And also, that we may then unite in most humbly offering our prayers and supplications to the great Lord and Ruler of Nations and beseech Him to pardon our national and other transgressions;-- to enable us all, whether in publick or private stations, to perform our several and relative duties properly and punctually; to render our National Government a blessing to all the people by constantly being a Government of wife, just, and constitutional laws, discreetly and faithfully executed and obeyed; to protect and guide all sovereigns and nations (especially such as have shewn kindness unto us); and to bless them with good governments, peace, and concord; to promote the knowledge and practice of true religion and virtue, and the increase of science among them and us; and, generally to grant unto all mankind such a degree of temporal prosperity as he alone knows to be best.

GIVEN under my hand, at the city of New-York, the third day of October, in the year of our Lord, one thousand seven hundred and eighty-nine.

(signed) G. Washington

Source: The Massachusetts Centinel, Wednesday, October 14, 1789

May God bless and keep you on this Thanksgiving day.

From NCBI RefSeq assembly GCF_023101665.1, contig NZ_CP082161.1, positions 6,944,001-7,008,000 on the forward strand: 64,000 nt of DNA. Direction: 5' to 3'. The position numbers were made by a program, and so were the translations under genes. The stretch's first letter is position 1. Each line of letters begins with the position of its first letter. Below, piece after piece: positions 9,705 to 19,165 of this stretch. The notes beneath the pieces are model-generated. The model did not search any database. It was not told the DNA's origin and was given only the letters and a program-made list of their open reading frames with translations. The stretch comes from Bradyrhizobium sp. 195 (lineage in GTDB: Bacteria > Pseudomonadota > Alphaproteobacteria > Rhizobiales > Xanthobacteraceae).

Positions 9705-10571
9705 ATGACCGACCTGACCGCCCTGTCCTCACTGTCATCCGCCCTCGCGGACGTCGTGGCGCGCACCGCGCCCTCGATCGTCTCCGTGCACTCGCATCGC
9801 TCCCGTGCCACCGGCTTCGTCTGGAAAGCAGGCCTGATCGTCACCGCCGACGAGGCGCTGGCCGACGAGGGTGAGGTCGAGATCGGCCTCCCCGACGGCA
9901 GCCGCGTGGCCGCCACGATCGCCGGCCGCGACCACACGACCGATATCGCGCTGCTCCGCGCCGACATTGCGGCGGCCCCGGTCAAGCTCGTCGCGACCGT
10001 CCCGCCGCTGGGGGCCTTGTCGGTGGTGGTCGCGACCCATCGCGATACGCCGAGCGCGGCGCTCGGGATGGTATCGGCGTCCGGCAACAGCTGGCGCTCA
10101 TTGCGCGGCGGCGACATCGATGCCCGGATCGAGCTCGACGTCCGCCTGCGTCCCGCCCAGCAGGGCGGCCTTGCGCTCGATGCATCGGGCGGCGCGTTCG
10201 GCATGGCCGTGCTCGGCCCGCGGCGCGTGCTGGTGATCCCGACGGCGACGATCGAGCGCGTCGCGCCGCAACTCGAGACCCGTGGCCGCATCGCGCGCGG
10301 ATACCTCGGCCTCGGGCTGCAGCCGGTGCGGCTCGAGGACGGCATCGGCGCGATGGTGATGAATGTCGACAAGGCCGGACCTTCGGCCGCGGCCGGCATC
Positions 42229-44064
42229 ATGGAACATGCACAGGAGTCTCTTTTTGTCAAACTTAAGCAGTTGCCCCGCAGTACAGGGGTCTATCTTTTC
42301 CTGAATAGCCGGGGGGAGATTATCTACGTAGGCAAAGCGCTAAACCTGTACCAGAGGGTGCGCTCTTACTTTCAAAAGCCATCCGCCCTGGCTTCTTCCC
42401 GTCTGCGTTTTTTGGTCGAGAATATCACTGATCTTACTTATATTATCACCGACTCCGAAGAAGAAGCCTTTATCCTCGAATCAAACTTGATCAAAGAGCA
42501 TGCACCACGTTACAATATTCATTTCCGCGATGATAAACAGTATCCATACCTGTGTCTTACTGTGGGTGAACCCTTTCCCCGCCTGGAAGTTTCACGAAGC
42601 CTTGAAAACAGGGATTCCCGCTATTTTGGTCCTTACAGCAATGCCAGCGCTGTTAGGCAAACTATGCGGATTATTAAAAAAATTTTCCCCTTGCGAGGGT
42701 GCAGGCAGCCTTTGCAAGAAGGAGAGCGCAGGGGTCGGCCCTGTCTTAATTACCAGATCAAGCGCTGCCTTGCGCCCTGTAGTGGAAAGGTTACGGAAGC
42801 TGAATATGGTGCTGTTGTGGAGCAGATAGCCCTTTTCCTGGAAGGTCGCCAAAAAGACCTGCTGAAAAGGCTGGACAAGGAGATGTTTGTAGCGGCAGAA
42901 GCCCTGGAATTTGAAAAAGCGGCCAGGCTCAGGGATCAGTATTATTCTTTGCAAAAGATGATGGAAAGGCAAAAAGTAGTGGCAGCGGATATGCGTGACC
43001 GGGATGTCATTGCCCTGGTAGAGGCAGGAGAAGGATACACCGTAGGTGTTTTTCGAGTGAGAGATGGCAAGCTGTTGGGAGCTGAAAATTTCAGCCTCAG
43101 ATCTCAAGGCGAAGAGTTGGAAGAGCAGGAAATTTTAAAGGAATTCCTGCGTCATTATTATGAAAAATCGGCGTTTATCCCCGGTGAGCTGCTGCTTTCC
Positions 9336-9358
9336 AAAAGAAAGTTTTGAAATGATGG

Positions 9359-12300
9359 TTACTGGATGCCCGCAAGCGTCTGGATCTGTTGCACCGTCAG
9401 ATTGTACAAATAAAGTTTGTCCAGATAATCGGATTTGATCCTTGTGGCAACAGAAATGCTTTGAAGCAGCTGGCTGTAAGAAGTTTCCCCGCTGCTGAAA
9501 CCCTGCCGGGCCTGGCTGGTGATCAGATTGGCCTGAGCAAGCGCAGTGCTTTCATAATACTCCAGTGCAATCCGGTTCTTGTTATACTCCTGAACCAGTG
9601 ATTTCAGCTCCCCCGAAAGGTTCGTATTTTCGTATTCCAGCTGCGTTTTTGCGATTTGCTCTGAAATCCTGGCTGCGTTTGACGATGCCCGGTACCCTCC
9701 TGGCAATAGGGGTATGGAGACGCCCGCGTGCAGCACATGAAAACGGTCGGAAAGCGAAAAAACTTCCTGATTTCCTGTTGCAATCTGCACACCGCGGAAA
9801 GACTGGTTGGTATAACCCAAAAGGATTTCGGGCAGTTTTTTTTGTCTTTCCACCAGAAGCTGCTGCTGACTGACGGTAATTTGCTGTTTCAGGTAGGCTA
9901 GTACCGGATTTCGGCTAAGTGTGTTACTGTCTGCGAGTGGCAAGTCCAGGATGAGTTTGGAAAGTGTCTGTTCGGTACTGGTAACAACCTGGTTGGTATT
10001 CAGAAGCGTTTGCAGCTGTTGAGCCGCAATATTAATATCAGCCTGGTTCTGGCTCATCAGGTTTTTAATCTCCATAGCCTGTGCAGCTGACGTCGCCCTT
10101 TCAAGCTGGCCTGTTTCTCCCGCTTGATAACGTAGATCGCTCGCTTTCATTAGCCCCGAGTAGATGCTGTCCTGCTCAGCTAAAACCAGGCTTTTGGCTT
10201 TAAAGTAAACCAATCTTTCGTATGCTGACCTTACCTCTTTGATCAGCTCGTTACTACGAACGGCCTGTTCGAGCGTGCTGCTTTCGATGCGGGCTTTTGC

Tuesday, November 16, 2010

Beauty all around us...

Sometimes we tend to think we have to get away, travel to exotic places, and spend a lot of money to find the beauty in nature. Then...God reminds us that ALL of his creation is beautiful. The beauty of His creation surrounds us, even in our everyday environment.

It's been several months since I had the opportunity to get back to nature. But, as I left work this afternoon, I was struck with the beauty of the sunset in the pictures below.

Wednesday, October 13, 2010

Driving Arkansas' "Pig Trail"

Last weekend I had the opportunity to enjoy a drive I hadn't experienced in more than two decades. A narrow, twisting, two-lane asphalt path stretching sixty or so miles through the Ozark Mountains from Fayetteville to Ozark, Arkansas provides drivers with beautiful vistas and serenity never found on the four-lane, divided interstate system.

At eighteen, I was a regular traveler on the route, but not because of the scenery. During my one year attending the University of Arkansas at Fayetteville, I returned to North Little Rock several times on weekends. The relatively new I-540 from Alma to the home of Arkansas' flagship university wasn't yet built, leaving two possible paths to reach the college.

Then, most made the trip via US 71, the truck route for points north of Fort Smith. Well known for its switchback turns and steep grades, travelers considered it a treacherous trek the far northwestern reaches of the Natural State. But its hairpin turns didn't hold a candle to "The Pig Trail." And at the thrill-seeking age of 18, I chose to make the more dangerous journey on a regular basis.